The official student newspaper of University of Wisconsin-Eau Claire since 1923.

The Spectator

The official student newspaper of University of Wisconsin-Eau Claire since 1923.

The Spectator

The official student newspaper of University of Wisconsin-Eau Claire since 1923.

The Spectator

Syracuse renews Final Four hopes after first place finish

NEW YORK (KRT) – Jim Boeheim thought he had seen it all in his 44 years at Syracuse, first as a player, then as an assistant and, for the last 29 years, as head coach.

He has coached the Orange to four Big East regular-season titles and four tournament championships, two final fours and a national championship in 2003, the crowning achievement in a Hall of Fame career.

He has coached great players like Sherman Douglas, Derrick Coleman and Pearl Washington, who all have their numbers retired in the Carrier Dome.

But he has never seen anything like this, where one inspirational player resurrected what had been a dysfunctional team that looked out of the NCAA picture, and put it in position to capture the hearts of New Yorkers in the Big East Tournament.

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The Orange completed an unlikely run to the championship with an emotional 65-61 victory against a determined Pitt team at the Garden on Saturday night.

Senior guard Gerry McNa-mara, who drained three more three-pointers, sco-red 14 points and had six assists against the Panthers, was brilliant all week against Cincinnati, Connecticut and George-town. “He cemented his legacy long before this, but people will remember this four-day performance forever,” Boeheim said.

McNamara played 38 minutes on Saturday night with a nagging groin injury and was a steadying influence. He looked exhausted when he walked out to receive the tournament MVP trophy afterward as the Syracuse faithful chanted his name. “I’ve never seen Gerry so tired,” Boeheim said. “Both teams were tired, but our guys wouldn’t be denied.
This team showed as much heart and guts as any team I’ve coached.”

This Syracuse team will go down as one of the most beloved in Garden history. And Boeheim has to be enjoying this wild ride. He had to sweat this one out at the end.

Little-used sophomore Josh Wright made four straight free throws in the final 17 seconds, the last two after Pitt senior guard Carl Krauser had made a three with 7.7 seconds left.

“That was the best part of this,” Boeheim said. “We needed all of them. I’m not sure Gerry would have made all four as tired as he was, although he probably would have found a way.”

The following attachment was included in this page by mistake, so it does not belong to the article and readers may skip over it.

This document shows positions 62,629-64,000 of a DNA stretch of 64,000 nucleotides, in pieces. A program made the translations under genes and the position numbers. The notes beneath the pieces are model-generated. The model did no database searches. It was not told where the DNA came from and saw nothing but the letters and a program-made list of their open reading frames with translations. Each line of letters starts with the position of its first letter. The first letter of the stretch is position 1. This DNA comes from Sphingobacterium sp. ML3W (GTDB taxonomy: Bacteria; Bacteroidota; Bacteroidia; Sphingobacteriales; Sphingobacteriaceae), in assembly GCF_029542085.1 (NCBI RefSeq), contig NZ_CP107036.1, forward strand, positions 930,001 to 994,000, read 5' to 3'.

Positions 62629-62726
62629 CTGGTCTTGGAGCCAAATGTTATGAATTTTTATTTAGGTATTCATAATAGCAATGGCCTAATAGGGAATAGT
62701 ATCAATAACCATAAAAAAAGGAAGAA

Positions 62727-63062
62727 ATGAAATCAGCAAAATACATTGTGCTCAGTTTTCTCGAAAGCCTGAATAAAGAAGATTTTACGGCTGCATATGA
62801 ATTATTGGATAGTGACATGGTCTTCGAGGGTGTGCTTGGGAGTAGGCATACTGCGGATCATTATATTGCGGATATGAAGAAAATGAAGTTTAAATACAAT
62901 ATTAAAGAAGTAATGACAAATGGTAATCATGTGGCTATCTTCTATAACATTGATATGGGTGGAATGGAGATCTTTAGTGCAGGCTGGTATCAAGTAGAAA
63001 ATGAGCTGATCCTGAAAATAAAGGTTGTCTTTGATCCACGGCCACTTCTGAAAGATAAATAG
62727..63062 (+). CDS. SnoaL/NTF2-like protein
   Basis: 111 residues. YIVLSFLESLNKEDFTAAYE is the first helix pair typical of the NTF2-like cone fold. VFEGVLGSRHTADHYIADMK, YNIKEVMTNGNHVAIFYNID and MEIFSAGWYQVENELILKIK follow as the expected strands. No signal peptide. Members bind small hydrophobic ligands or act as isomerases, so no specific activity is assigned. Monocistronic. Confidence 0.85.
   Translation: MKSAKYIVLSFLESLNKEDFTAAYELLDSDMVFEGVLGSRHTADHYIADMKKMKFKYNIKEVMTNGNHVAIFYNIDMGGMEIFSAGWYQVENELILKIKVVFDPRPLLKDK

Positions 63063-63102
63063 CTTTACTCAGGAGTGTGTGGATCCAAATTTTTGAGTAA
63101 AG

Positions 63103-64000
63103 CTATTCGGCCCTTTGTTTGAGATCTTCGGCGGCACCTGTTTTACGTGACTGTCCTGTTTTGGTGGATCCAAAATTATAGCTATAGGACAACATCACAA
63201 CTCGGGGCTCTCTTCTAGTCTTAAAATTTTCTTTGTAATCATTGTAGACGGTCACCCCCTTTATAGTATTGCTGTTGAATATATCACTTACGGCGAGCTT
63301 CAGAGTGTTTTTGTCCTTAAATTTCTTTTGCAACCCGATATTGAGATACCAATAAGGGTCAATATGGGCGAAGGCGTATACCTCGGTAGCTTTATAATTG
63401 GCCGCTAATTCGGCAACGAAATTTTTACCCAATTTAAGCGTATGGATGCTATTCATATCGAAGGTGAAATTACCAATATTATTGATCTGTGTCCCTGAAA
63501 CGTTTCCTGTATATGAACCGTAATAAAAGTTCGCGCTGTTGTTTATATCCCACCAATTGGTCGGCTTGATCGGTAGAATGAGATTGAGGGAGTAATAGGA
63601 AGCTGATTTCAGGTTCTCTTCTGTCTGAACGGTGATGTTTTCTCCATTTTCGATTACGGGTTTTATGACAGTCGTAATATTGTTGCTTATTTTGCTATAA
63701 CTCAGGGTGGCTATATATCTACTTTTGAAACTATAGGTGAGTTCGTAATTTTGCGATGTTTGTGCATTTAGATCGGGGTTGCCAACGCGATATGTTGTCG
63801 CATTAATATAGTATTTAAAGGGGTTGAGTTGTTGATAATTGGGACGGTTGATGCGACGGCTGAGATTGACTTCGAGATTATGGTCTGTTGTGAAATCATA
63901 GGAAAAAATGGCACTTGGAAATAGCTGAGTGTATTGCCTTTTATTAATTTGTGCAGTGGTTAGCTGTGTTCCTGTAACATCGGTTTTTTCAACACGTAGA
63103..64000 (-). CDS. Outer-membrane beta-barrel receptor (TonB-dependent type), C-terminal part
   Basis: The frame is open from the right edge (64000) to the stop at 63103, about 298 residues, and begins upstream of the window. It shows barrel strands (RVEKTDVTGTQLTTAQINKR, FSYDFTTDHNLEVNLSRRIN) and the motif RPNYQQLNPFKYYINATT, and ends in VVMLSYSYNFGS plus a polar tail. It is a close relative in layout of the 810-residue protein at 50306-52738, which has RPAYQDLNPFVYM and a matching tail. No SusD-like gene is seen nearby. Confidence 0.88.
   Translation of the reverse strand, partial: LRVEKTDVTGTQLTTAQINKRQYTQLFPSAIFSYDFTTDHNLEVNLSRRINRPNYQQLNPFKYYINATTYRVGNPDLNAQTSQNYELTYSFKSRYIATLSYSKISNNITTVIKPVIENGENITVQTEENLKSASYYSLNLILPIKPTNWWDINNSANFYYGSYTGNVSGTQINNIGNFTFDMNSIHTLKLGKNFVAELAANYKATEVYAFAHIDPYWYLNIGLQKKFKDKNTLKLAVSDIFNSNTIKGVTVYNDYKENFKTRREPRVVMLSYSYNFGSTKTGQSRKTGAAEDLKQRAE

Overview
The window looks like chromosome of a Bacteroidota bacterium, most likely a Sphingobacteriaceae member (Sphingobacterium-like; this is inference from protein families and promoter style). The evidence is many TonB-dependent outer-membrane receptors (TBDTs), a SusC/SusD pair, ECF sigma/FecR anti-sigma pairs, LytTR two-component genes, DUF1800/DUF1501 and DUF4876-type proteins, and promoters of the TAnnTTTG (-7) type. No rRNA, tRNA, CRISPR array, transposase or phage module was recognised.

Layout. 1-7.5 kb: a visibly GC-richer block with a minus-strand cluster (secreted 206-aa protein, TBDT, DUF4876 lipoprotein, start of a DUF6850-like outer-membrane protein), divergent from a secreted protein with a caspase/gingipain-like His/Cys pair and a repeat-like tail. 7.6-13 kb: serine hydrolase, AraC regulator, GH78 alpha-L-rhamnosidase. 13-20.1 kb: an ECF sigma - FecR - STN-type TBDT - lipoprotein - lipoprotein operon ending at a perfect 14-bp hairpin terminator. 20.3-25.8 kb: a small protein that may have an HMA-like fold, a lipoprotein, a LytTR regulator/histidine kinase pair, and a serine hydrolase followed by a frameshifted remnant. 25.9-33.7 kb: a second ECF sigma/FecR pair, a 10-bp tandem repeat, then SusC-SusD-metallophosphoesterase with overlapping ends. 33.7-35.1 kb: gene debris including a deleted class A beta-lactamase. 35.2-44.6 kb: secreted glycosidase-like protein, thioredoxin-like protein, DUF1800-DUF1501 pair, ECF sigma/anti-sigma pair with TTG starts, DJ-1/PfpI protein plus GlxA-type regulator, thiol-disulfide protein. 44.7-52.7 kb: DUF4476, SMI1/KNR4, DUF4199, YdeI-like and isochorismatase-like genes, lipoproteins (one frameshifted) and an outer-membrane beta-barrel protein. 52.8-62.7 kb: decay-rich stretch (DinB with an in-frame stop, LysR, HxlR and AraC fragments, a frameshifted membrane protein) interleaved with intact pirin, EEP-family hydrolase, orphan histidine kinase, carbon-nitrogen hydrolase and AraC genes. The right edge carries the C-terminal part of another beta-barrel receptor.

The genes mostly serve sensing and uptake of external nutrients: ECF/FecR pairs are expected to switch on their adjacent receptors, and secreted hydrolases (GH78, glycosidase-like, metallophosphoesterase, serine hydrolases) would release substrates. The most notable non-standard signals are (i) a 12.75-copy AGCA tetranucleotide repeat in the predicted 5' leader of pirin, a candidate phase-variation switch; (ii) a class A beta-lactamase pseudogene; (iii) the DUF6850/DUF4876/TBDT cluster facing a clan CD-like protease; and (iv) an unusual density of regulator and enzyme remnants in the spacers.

When the game ended, junior forward Terrence Roberts threw the ball high into the stands. Syracuse may want that back for the trophy case They always have the power to surprise you.

Boeheim’s resilient players have come a long way in a short time. It wasn’t all that long ago – just a week and a half – when Syracuse looked hopeless in a 39-point loss at DePaul.

Not that long ago when center Mookie Watkins was sleepwalking through the season and Roberts was considered an underachiever.

Demetris Nichols was a role player and freshman guard Eric Devendorf was considered a talented player who gave up as many points as he scored because of immature decision-making and failure to close out on shooters at the top of Boeheim’s 2-3 zone.

As recently as three days ago, Boeheim was saying his team wouldn’t have won 10 games without McNamara. But his team came to life in this tournament. Nichols made four threes and scored 15 points against Pitt. Roberts had 14 points. Watkins was a revelation, scoring nine points and grabbing 11 rebounds, and Devendorf added nine points, including a huge 17-footer that put the Orange up 57-54.

“On offense, we picked up a couple things,” Boeheim said. “Some guys showed some things they can do. That’s really going to help us in the (NCAA) Tournament. It’s going to help us next year, the way Mookie and Demetris have stepped up, the way Matt (Gorman) did and Terrence (Roberts), who had two huge games. As for Eric (Devendorf), this has been a great experience for him.”

Who knows what lies ahead for the Orange in March Madness? For now, they like the idea of being Cinderella.

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